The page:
"You are planning for the future at today’s prices"
This week, we sit down with David, a lifelong prepper, veteran and Customer Service Manager for the My Patriot Supply family.
If you missed David’s dispatches during Hurricane Irma, you can read them here.
MPS: How long have you been with My Patriot Supply?
David: I took my first order in May of 2013. Before that, I helped package seeds at home. Shortly after joining customer service, we began selling a wider array of survival supplies, including food.
How did you get started with preparedness?
My family has practiced for years. When I was a child, that’s where it all began. We always had gardens – even on the military bases we had garden plots.
I decided to join the military the day after my 14th birthday, in May 1972. That is the day that the Baader Meinhof gang or the Red Army Faction blew up the 8th army headquarters or the IG Farben building (in Frankfurt, Germany, the place of my birth) as we referred to it at the time. It happened during a baseball game we were playing, we saw the flash and then heard the explosion.
My father, who was the coach of the team we were playing said that we should continue to play the game for if we quit then the terrorists win. All they wanted was for us to change our way of life. So, if we gave in and went home then they would have won.
There was a very quick response from the US Army, they deployed to the housing area to ensure that we remained safe. It was at that moment that I decide I was going to be part of that – protecting this country. I was also present for the Israeli massacre at the ‘72 Olympics in Munich.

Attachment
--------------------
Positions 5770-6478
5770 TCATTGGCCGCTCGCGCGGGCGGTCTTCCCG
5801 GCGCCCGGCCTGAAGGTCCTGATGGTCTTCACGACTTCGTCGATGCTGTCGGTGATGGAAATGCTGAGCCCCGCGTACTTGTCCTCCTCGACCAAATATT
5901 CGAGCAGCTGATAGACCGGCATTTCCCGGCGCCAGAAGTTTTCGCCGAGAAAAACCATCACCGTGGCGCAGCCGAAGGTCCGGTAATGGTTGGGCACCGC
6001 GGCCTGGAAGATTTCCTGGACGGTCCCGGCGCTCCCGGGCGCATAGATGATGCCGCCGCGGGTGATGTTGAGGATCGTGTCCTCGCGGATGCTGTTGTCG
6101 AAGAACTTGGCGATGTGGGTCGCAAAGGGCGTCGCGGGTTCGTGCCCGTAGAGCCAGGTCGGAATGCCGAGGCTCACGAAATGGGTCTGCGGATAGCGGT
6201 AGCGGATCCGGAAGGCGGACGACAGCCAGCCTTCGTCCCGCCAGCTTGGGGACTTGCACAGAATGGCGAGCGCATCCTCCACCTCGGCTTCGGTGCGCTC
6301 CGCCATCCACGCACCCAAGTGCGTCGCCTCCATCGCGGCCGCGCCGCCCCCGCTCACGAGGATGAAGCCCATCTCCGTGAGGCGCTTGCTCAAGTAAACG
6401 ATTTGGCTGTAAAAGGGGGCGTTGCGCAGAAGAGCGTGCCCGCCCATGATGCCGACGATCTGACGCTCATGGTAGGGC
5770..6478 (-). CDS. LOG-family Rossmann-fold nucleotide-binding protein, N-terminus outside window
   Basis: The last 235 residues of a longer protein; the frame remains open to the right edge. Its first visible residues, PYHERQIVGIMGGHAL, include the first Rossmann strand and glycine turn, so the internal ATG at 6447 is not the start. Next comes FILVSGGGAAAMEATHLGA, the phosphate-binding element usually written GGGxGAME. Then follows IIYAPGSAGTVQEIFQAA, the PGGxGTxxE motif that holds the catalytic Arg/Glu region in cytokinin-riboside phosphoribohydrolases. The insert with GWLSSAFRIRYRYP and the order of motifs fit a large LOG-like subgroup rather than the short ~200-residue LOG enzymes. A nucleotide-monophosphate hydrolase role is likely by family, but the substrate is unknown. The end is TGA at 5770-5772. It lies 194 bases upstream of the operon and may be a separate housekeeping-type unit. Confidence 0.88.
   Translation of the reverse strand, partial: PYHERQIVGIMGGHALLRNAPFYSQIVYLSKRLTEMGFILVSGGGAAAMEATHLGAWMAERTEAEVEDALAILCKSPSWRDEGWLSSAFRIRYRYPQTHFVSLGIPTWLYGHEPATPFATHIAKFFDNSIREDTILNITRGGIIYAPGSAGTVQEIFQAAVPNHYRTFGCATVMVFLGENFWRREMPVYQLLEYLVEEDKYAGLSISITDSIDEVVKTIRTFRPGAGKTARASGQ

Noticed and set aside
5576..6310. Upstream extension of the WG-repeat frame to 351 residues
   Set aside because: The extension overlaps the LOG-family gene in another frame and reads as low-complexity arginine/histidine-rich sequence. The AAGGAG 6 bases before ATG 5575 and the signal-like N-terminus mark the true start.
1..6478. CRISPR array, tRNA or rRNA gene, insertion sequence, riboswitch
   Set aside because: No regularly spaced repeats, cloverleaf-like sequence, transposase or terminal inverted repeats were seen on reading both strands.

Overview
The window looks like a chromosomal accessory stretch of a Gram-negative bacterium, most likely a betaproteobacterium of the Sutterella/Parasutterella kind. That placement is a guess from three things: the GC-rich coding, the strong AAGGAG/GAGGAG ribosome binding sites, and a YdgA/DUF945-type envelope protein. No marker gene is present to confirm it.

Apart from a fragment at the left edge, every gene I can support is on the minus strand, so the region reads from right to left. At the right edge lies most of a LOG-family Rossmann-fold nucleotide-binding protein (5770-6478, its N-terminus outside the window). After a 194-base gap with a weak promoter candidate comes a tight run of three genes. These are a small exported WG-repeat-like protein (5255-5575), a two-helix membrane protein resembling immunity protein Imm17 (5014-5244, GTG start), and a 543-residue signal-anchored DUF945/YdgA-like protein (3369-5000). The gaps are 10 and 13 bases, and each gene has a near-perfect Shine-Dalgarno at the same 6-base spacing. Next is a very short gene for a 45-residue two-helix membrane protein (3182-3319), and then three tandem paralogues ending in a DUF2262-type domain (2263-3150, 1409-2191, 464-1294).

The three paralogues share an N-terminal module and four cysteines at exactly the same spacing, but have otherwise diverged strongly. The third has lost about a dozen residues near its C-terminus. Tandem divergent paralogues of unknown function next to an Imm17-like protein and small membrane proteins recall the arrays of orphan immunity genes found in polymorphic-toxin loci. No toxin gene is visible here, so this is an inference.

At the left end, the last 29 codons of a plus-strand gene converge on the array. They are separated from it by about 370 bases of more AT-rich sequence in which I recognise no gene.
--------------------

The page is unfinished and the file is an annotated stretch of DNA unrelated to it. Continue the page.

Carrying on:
That day, I decided I wanted to be a part of this, protecting our country.
What do you tell people who are just getting started with preparedness?
You can do it in an affordable way if you start early. But too often people think about food first, then water. But it should be the opposite. What happens in a crisis? The taps go off and water quickly becomes contaminated. You cannot go for more than a few days without water, which is why you should take care of that early on.
Once people get the basics covered, what second or third steps do you recommend?
Generally, a lot of folks have a fixed amount budgeted to spend on prepping. So, it will depend on their goals and their budget.
I usually ask people: “Where do you want to be in January of next year?” From there, it’s easy to help them get there.
If we know how many people you’re preparing for, for how many days, and know your budget, it’s easy to help you get there. We don’t want to sell you something you don’t need – so it’s easier if we can identify what you may need.
What do you wish people knew about preparedness that they don’t often realize?
One thing I tell people a lot, especially about emergency food. You are planning for the future at today’s prices. If a crisis doesn’t happen and you still have food 25 years later, it’s still good to eat and use up.
One more thing: it’s imperative that you try the food. Cook it primitively, just as you will have to in a crisis. The last time you want to try it is when your life depends on it. The world can change in a hurry.
Any final pieces of wisdom?
My father always told us when we were little:
If you prepare for a disaster, that disaster will never happen. Because if that disaster occurs, it will only be an inconvenience to you, but a disaster to those who haven’t prepared.
Also, know that preparedness truly is a journey. Almost nobody can do it all in one go. If you have to do it in one go, it’s too late. As we saw with the recent hurricanes, if you know it’s coming it’s too late. We can ship it to you, but the carriers will not bring it in with a storm bearing down.
Finally, don’t count on FEMA. Knowing you can rely on yourself is the only solution.
Thank you, David!
We hope you found today’s interview to be helpful and inspiring.
Have a great weekend friends – but remain vigilant!